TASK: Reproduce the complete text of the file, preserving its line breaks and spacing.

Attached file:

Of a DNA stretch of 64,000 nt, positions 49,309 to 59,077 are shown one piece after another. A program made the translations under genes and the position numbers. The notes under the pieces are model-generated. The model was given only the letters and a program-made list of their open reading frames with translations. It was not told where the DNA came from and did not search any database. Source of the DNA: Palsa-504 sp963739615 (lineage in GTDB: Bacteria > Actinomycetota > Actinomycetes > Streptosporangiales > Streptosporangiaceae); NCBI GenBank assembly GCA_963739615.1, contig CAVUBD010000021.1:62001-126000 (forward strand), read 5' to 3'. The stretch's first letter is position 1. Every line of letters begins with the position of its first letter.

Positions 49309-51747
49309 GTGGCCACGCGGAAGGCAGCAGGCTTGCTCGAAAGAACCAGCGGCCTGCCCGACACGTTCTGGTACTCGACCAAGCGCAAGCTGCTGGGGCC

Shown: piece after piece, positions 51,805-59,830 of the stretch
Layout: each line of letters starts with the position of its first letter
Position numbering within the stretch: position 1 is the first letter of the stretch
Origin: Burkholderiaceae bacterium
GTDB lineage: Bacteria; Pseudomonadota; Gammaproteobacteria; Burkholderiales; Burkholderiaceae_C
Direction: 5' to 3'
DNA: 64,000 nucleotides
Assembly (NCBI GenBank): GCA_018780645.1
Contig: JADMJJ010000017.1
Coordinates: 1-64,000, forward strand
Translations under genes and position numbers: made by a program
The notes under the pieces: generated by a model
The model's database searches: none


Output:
Of a DNA stretch of 64,000 nt, positions 49,309 to 59,077 are shown one piece after another. A program made the translations under genes and the position numbers. The notes under the pieces are model-generated. The model was given only the letters and a program-made list of their open reading frames with translations. It was not told where the DNA came from and did not search any database. Source of the DNA: Palsa-504 sp963739615 (lineage in GTDB: Bacteria > Actinomycetota > Actinomycetes > Streptosporangiales > Streptosporangiaceae); NCBI GenBank assembly GCA_963739615.1, contig CAVUBD010000021.1:62001-126000 (forward strand), read 5' to 3'. The stretch's first letter is position 1. Every line of letters begins with the position of its first letter.

Positions 49309-51747
49309 GTGGCCACGCGGAAGGCAGCAGGCTTGCTCGAAAGAACCAGCGGCCTGCCCGACACGTTCTGGTACTCGACCAAGCGCAAGCTGCTGGGGCC

Shown: piece after piece, positions 51,805-59,830 of the stretch
Layout: each line of letters starts with the position of its first letter
Position numbering within the stretch: position 1 is the first letter of the stretch
Origin: Burkholderiaceae bacterium
GTDB lineage: Bacteria; Pseudomonadota; Gammaproteobacteria; Burkholderiales; Burkholderiaceae_C
Direction: 5' to 3'
DNA: 64,000 nucleotides
Assembly (NCBI GenBank): GCA_018780645.1
Contig: JADMJJ010000017.1
Coordinates: 1-64,000, forward strand
Translations under genes and position numbers: made by a program
The notes under the pieces: generated by a model
The model's database searches: none